Death sentence for man who used sewing machine to kill victim - WFLA News Channel 8

Death sentence for man who used sewing machine to kill victim

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BRADENTON, FL (WFLA) -

A Manatee county judge has sentenced Delmer Smith to death.

Smith was convicted of beating a woman with a 23-pound sewing machine back in 2009.

But he still maintains his innocence.    

In front of a judge, convicted murderer Delmer Smith had a message for the victim's family.

He said, "I'd like to sincerely express my condolences to the family and friends of Katherine Briles and strongly hope that they would gain closure. Closure through truth."

Prosecutors say in August 2009, Smith broke into 48-year-old Kathleen Briles' home in Terra Ceia, and bludgeoned her with a 23-pound antique sewing machine.

Her husband later found her lifeless body.

According to court documents, Briles was likely face down on the floor when she was struck at least eight times on the back of the head.

Smith is also serving a life sentence for a violent Sarasota home invasion...and last year a jury found him guilty of Briles' murder and unanimously recommended the death penalty.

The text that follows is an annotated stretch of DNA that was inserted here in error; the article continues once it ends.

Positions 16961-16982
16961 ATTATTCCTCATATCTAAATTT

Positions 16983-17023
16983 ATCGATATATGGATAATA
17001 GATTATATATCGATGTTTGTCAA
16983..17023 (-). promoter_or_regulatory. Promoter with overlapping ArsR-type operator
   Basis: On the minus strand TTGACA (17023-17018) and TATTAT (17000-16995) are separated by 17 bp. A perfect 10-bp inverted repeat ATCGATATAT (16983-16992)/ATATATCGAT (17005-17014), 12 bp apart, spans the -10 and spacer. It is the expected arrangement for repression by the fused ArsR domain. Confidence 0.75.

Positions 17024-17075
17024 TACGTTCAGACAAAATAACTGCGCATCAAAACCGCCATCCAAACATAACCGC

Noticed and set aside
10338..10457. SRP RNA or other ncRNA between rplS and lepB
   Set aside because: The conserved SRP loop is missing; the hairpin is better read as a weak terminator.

Smith said, "Manatee County state attorneys used false evidence to implicate and later convict me of a crime."

But that didn't sway Judge Peter Dubensky.

Dubensky said, "For this crime, I adjudicate Delmer Smith guilty of murder in the first degree and sentence you to death in a manner prescribed by Florida law."

Outside the courthouse, Briles' husband, Dr. James Briles waved a picture of her and said, "Justice for Kathleen!"

Dr. Briles is thankful to everyone who helped him during this trying time and thankful for the judge's decision.

He said, "[Smith] reveals through us his behavior, and declares to us he's an enemy of society. And he's an enemy of civilization, through his own free will. And he should be dealt with accordingly, and he should be eradicated."

Dr. Briles said Smith deserves his punishment.

He said, "Delmer Smith put himself in these situations of free will. He robbed people of free will, he beat people of free will, he murdered people of free will. He knew what he was doing was wrong; he covered his tracks to make sure he was not found out. It was all from free will."

In his statements, the judge said the death penalty should be reserved for the worst of the worst criminals and Smith fits the bill.

The case will be subject to automatic review by the Florida Supreme Court.

 

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